•        *Constitutional law -- Charter of Rights -- Freedom of association -- Contractors charged with hiring employees who did not have competency certificates and workers charged with working without competency certificates as required under Quebec construction legislation -- Whether requirement that workers become members of one of listed union groups in order to obtain competency certificates unconstitutional -- Whether guarantee of freedom of association includes right not to associate -- Canadian Charter of Rights and Freedoms, s. **2(d)*](* -- Act Respecting Labour Relations, Vocational Training and Manpower Management in the Construction Industry, **R.S.Q., c. R-20, ss. 28-40, 85.5, 85.6, 119.1, 120**.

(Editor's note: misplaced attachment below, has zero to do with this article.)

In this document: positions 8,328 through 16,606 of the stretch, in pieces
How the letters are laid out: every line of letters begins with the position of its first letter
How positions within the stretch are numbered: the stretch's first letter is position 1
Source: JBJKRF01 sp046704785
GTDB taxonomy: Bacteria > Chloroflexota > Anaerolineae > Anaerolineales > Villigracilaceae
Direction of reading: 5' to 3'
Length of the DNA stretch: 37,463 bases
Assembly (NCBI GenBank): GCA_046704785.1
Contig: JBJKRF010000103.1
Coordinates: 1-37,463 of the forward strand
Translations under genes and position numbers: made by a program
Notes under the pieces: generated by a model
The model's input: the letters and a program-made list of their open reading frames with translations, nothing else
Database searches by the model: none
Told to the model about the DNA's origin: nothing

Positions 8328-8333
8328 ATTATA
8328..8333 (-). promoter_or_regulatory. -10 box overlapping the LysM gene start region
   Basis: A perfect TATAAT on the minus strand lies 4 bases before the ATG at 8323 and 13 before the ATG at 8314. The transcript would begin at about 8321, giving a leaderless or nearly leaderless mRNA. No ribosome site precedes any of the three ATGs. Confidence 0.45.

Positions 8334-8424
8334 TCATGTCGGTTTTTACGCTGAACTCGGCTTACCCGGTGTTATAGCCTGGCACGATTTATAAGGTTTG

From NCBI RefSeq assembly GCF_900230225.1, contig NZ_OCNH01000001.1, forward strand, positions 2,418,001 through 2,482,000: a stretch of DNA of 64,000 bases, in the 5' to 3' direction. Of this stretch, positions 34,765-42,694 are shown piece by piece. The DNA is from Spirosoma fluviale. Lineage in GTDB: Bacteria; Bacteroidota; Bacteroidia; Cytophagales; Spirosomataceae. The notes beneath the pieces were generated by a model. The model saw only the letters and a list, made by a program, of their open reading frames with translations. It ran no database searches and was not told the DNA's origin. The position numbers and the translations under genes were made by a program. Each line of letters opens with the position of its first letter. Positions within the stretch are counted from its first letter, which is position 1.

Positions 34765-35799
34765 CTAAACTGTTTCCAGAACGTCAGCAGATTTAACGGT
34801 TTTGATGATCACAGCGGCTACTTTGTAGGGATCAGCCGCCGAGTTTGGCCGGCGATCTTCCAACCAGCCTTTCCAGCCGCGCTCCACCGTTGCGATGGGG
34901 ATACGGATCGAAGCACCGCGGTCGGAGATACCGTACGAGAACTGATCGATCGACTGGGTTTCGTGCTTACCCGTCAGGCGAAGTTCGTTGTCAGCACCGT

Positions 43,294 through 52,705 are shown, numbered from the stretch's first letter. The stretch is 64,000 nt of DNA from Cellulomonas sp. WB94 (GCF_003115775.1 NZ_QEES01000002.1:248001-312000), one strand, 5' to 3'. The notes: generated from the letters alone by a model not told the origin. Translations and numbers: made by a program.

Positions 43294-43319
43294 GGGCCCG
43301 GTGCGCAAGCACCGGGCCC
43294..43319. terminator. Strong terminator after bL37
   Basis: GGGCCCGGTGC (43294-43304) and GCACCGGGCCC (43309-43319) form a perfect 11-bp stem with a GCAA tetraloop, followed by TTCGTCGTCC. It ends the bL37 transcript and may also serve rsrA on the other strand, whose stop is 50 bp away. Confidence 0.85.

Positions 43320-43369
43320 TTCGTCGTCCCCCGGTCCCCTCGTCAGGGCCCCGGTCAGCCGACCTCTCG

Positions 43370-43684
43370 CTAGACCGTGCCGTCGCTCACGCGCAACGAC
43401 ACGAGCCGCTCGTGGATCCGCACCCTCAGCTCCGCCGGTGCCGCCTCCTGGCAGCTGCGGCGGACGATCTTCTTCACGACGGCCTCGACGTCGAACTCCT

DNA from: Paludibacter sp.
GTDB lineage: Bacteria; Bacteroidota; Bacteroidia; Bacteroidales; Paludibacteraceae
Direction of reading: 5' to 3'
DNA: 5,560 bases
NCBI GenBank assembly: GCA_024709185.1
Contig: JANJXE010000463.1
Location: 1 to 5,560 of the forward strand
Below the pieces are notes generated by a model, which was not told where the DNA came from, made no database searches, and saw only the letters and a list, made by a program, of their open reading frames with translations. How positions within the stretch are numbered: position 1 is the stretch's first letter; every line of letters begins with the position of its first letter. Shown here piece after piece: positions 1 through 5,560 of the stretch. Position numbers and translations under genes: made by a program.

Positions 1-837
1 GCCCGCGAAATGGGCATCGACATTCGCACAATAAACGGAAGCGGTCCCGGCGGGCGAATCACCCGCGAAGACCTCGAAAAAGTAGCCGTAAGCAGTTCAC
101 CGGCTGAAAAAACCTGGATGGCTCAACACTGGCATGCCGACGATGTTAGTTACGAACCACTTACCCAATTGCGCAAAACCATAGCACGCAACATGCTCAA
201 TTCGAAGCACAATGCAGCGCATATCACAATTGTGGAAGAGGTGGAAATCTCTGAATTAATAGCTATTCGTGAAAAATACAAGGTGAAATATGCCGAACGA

281IACOBUCCI J. – I have read the lucid reasons of my colleagues in this appeal and I find myself in an unusual situation. Like Bastarache and LeBel JJ., I disagree with L’Heureux-Dubé J. that the freedom of association guaranteed by s. 2(d) of the * Canadian Charter of Rights and Freedoms* does not encompass a negative right to be free from compelled association. Such a negative right was found by a majority of the Court in Lavigne v. Ontario Public Service Employees Union, 1991 CanLII 68 (S.C.C.), [1991] 2 S.C.R. 211. I am also of the view that this right is infringed by the legislation at issue in the present appeal. Although Bastarache J. shares this opinion, I would adopt an approach that differs from the one that he relies on to find a s. 2(d) violation. Furthermore, in contrast to Bastarache J., I find that this constitutional breach can be justified under s. 1 of the Charter. Therefore, for the reasons that follow, I would concur with the disposition reached by L’Heureux-Dubé and LeBel JJ., and I would therefore dismiss this appeal.